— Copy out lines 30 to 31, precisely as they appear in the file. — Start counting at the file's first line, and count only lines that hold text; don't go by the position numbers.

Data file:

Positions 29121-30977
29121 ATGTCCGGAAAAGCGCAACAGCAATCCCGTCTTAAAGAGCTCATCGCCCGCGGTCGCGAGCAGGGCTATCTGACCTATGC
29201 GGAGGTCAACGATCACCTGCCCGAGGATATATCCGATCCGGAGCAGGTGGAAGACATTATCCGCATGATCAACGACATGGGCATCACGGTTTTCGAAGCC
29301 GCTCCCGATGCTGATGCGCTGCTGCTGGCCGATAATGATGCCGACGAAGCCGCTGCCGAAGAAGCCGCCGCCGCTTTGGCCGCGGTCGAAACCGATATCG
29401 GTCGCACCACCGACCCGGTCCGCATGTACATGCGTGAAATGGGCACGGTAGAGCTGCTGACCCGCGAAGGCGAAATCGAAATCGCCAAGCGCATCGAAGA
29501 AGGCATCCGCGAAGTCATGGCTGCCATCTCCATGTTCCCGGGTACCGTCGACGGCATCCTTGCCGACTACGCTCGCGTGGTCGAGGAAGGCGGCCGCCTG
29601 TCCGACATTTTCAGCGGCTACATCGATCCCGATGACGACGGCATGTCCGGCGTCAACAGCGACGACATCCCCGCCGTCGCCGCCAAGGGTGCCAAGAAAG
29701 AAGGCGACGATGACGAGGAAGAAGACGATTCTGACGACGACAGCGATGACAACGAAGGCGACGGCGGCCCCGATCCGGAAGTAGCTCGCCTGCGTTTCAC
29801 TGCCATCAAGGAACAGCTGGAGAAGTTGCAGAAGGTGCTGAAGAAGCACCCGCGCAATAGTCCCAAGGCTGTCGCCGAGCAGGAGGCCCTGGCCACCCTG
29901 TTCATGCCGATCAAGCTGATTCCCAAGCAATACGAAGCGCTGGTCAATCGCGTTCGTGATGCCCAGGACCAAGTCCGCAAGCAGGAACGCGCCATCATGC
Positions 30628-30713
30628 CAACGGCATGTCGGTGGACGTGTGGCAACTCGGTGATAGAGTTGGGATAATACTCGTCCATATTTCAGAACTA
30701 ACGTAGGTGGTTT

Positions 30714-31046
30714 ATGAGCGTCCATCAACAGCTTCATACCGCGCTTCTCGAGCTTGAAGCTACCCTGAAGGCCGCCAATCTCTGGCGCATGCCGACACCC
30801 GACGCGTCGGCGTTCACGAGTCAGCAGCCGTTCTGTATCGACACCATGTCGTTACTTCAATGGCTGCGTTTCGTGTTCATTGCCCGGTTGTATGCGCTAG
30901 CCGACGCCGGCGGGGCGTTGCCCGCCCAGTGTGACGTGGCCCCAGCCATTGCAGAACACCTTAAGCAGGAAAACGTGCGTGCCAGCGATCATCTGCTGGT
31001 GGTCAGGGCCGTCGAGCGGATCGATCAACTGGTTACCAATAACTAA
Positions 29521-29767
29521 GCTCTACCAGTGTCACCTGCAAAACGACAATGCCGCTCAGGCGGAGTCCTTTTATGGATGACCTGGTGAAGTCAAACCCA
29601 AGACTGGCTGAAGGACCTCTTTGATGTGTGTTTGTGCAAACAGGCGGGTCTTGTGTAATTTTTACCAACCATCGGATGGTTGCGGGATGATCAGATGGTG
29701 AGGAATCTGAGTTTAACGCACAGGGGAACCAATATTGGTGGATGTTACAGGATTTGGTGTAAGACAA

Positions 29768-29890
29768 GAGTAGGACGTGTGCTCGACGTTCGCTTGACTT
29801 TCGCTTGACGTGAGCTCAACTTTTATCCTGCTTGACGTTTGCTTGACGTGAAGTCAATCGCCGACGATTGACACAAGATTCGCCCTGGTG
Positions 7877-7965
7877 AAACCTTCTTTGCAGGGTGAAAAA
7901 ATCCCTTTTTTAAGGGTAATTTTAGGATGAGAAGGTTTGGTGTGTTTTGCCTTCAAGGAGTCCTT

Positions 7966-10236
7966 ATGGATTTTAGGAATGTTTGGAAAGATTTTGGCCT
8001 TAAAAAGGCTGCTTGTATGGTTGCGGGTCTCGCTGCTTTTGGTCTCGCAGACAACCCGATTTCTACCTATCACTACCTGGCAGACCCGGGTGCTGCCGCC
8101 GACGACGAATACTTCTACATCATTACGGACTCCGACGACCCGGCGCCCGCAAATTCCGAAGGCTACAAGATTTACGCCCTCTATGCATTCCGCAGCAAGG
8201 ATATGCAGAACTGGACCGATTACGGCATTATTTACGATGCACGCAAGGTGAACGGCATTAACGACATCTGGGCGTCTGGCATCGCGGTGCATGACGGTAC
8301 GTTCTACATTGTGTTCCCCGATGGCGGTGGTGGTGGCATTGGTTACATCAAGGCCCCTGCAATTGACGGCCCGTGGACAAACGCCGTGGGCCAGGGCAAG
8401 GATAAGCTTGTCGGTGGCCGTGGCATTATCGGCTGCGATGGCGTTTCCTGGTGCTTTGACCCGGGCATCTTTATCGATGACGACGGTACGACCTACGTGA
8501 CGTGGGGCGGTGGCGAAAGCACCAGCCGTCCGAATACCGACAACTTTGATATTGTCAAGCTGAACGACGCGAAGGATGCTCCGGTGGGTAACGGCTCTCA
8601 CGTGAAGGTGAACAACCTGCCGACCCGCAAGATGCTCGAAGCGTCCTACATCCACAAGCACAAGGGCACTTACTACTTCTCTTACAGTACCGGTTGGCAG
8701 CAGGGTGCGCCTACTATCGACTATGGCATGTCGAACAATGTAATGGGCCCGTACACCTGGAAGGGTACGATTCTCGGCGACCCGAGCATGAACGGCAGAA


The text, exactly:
7966 ATGGATTTTAGGAATGTTTGGAAAGATTTTGGCCT
8001 TAAAAAGGCTGCTTGTATGGTTGCGGGTCTCGCTGCTTTTGGTCTCGCAGACAACCCGATTTCTACCTATCACTACCTGGCAGACCCGGGTGCTGCCGCC